I ask because I am genuinely attracted to Middle- and Neo-platonism as philosophical systems and as someone who will be tasked with teaching on Platonism as a biblical scholar in the making, I want to be able to teach it in the most lucid and compelling way possible.

PS--your comments made it sound like the Nous only has concepts that have actually been concretized in the material world, does the Nous not contemplate coherent concepts (like unicorns) that are in fact intelligible yet not materially instantiated? If so, why?

Thanks again for this awesome series!!

Erik Holkers on 17 September 2023

Episode 88 not working anymore ?

Don’t know whether I am aloud to ask this question here but episode 88 isn’t working for me. The first 87 were fine. And following the without any gaps line of character, I am stuck for now. Is anything wrong with episode 88 ?

In reply to by Erik Holkers

Peter Adamson on 18 September 2023

Episode 88

Sorry you had trouble with this - sometimes the feed doesn't allow access to specific episodes but then the problem seems to fix itself, and I can listen to it here now. Are you still having the problem?

Jake on 13 February 2024

The One and you

The wonderful non-sectarian poet Kabir states it plainly, 


"If you know the One,

Then know that you know [the] all;

If you know not the One,

Then all your knowledge

Is nothing but fraud."


Or, we could go with this passage from Trappist monk and spiritual writer Thomas Merton in New Seeds of Contemplation:

"A man [woman] could easily lose his [her] way in a forest of technical details which concern a professional theologian [or professor of religion].  But God gives true [seekers] a hunger born of humility, which cannot be satisfied with formulas, [statistics], and arguments, and which looks for something closer to God than analogy [and theory] can bring you (148-149)."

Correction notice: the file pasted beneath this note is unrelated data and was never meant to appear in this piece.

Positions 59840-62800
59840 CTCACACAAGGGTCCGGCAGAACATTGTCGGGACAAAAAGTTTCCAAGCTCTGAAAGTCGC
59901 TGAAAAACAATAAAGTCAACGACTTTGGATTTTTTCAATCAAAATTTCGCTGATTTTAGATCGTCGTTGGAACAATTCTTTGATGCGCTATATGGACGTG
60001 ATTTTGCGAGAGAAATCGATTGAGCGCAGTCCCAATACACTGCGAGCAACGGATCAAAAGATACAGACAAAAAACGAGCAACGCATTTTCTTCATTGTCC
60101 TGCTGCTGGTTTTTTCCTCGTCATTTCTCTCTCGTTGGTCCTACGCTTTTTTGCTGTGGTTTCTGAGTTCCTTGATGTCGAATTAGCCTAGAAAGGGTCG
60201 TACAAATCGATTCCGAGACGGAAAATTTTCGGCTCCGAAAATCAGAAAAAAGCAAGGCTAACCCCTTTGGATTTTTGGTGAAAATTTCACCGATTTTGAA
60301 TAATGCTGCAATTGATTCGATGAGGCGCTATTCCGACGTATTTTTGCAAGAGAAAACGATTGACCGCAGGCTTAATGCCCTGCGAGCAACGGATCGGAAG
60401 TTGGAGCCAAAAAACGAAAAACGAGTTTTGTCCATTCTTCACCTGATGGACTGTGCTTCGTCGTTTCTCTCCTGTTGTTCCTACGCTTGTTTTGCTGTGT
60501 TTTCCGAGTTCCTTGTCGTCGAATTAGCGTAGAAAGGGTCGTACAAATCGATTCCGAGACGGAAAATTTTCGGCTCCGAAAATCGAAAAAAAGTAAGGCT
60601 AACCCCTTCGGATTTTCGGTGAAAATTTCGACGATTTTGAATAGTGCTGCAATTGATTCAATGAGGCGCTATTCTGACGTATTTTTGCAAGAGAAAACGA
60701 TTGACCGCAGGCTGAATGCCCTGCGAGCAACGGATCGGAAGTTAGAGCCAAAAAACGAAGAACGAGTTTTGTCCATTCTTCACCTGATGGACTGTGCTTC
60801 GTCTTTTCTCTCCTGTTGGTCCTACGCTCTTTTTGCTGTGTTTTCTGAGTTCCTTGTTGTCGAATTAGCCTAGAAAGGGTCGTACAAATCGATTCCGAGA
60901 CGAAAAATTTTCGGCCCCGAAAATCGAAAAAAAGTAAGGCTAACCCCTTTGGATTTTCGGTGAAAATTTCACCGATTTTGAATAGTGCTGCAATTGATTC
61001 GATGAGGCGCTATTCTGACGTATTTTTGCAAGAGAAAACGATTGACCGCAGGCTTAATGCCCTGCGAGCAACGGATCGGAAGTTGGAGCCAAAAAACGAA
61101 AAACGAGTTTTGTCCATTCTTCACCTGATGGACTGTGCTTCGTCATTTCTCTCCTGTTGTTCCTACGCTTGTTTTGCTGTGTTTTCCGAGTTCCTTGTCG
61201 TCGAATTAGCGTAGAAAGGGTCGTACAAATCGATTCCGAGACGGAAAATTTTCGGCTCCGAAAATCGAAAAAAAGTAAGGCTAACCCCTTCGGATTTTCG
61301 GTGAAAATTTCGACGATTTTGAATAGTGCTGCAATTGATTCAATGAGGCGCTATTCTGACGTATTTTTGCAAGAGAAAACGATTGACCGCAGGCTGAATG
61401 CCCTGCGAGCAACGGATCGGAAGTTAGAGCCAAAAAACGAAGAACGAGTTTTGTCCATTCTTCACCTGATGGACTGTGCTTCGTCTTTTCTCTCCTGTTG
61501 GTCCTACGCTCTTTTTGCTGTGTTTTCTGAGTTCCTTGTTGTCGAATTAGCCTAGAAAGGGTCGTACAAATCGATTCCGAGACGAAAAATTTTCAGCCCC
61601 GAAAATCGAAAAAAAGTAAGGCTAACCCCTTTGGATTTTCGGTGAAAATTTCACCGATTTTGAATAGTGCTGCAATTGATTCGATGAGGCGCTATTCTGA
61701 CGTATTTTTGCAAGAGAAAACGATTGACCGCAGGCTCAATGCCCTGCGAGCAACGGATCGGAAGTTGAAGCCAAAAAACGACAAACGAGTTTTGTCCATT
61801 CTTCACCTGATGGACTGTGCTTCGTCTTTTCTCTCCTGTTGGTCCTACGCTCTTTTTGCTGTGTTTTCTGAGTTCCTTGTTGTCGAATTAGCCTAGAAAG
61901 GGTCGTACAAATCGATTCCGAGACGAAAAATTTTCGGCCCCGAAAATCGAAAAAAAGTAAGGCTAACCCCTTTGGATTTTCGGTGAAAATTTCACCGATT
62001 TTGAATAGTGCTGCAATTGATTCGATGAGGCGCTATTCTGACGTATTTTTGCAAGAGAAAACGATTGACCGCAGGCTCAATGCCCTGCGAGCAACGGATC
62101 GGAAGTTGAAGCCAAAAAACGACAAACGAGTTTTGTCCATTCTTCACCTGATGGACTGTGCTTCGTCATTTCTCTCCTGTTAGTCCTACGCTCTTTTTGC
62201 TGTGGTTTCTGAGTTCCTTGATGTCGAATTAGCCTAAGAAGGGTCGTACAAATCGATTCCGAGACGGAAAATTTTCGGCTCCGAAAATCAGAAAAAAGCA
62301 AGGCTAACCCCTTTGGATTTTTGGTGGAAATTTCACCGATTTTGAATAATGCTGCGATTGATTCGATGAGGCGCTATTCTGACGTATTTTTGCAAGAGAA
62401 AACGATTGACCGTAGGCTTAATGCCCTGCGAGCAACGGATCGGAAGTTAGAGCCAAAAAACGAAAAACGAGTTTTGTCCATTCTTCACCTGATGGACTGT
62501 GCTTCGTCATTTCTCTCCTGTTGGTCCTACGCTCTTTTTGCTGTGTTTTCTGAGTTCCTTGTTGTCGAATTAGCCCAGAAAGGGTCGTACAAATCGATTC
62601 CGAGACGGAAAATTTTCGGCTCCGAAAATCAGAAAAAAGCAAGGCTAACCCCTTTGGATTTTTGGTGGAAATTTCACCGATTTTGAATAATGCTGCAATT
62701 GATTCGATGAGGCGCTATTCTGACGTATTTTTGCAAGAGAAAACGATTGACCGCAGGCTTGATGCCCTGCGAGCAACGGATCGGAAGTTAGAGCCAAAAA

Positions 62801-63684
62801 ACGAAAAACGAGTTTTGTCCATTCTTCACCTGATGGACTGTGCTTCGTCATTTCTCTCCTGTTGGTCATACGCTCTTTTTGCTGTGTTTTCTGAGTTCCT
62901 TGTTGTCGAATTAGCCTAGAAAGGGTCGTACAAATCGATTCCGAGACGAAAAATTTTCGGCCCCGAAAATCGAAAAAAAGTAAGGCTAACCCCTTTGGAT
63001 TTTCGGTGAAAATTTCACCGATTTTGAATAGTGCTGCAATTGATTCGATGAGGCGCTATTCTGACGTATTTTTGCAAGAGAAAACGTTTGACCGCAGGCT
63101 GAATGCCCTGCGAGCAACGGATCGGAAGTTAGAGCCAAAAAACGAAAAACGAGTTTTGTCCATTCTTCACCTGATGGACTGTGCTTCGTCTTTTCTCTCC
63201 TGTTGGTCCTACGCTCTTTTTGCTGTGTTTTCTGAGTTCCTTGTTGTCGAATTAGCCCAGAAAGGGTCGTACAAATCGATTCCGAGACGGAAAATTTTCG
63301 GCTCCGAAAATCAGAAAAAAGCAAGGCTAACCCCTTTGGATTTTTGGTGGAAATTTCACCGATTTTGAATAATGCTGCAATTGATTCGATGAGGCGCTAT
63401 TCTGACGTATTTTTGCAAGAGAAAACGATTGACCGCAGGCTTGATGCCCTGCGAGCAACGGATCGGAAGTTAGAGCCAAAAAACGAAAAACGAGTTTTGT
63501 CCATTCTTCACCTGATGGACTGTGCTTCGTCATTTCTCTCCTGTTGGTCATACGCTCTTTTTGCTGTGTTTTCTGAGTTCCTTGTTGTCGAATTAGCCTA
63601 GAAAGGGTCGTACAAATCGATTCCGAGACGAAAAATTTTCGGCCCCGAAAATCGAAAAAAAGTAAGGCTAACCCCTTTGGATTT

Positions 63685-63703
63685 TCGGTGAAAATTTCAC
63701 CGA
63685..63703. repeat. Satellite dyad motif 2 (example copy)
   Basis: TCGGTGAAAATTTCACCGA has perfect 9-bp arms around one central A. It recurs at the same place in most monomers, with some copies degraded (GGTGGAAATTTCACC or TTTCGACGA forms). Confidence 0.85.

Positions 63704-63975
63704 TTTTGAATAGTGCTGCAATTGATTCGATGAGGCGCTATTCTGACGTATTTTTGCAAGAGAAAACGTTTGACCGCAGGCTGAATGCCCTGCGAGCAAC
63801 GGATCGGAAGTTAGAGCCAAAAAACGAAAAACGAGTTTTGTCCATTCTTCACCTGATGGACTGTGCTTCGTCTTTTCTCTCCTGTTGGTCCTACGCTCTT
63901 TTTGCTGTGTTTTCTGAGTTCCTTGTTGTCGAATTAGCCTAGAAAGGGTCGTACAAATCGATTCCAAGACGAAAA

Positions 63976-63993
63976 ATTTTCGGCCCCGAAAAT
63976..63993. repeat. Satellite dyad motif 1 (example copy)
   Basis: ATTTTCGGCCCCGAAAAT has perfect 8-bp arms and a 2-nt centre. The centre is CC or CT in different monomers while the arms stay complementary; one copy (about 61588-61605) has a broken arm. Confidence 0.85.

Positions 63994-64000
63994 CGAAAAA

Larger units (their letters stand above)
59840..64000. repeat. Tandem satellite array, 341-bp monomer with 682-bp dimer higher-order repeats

How about the revered Islamic teacher Al-Ghazali who wrote about how there are different types of seekers. He puts the “Theologians [of] intellectual speculation” and the “Philosophers, who regard themselves as the exponents of logic and demonstration” at low levels of spiritual understanding (Watt 78). The most advanced class of seekers for Al-Ghazali is the mystics, of whom he writes: “I learnt with certainty that it is above all the mystics who walk on the road of God” (Watt 60).  He further states: “Indeed, were the intellect of the intellectuals and the learning of the learned and the scholarship of the scholars, who are versed in the profundities of revealed truth, brought together in the attempt to improve the life and character of the mystics, they would find no way of doing so” (Watt 60).  There is even a saying about scholars that Al-Ghazali attributes to The Prophet Mohammed, which states: “the most severe punishment on the day of Resurrection is that of the scholar to whom God gave no benefit from his [her] knowledge” (Watt 87-88).


But let's keep it real and just say, "Who cares what any of you think?"  Your thinking and your questions and your theories can never enter The One.  But your ego loves to think and question and theorize.  That's what keeps it alive and ruling your separate lives.